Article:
Rockefeller Museum

Lachish Letter Number IV, written just before the Babylonians completed their conquest of Judea in the early sixth century B.C. Most scholars have considered this ostracon, or inscribed pottery sherd, the final form of a letter, which was sent from a military outpost in Judea to the garrison at Lachish. But now, renowned archaeologist-scholar Yigael Yadin is countering both elements of this theory. Yadin calls this ostracon a rough draft for a letter that was later written on papyrus. He further claims that the sender, Hosha‘yahu, wrote this letter from Lachish to his superior officer Ya’ush, who may have been stationed at Jerusalem.

The Lachish ostraca constitute the only collection of Hebrew letters from the time of the First Temple and have thus been scrutinized and argued about almost continuously since their discovery about 50 years ago.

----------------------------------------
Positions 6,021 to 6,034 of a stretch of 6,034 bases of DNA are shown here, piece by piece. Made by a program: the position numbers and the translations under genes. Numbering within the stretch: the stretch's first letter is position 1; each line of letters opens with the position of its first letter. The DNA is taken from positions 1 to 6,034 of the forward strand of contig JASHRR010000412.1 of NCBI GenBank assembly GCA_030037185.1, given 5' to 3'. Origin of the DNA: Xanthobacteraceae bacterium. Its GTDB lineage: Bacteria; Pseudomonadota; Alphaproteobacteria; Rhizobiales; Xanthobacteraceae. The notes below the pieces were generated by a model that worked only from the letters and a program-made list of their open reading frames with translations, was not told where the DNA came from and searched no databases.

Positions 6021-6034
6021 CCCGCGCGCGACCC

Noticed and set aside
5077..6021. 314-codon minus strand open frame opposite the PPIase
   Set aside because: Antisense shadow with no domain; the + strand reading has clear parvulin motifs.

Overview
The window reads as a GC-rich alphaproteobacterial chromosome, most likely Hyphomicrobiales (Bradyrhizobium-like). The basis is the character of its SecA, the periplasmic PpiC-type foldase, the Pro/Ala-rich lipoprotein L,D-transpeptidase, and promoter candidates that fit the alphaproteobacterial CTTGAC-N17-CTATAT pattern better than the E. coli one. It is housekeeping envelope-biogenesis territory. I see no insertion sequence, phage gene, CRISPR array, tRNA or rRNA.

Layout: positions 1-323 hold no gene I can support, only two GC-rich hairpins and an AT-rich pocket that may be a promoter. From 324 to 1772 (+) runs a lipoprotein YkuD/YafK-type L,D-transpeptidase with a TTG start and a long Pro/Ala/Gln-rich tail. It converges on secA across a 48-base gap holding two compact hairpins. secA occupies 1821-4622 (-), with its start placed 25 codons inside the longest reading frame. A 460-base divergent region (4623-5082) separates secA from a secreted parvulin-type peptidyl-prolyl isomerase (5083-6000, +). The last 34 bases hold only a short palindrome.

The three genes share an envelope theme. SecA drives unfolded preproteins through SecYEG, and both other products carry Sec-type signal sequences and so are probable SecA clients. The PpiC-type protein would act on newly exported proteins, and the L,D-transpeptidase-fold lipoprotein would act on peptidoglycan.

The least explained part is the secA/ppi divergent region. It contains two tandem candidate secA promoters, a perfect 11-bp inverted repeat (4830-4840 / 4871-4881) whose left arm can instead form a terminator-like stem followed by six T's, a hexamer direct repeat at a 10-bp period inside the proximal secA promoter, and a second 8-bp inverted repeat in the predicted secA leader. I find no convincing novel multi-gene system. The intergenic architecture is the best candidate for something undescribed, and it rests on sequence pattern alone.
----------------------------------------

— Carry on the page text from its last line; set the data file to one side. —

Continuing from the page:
Hosha‘yahu is a direct voice from the past, speaking to Ya’ush, and now to us, with an urgency that reflects the precariousness of his position at Lachish. From his vantage point on the tel, Hosha‘yahu cannot see signal fires from Tel Azekah less than seven miles away. Hosha‘yahu no doubt fears that Azekah has fallen to the Babylonians and Lachish is in direct danger. The text of this sherd, shown clearly in the drawing, reads (from right to left) according to Yadin’s new interpretation:

“ … but (I will send him) tomorrow morning. / And let (my lord) know that we are watching over the beacon of Lachish, according to the signals which my lord hath given, for Azekah is not to be seen.”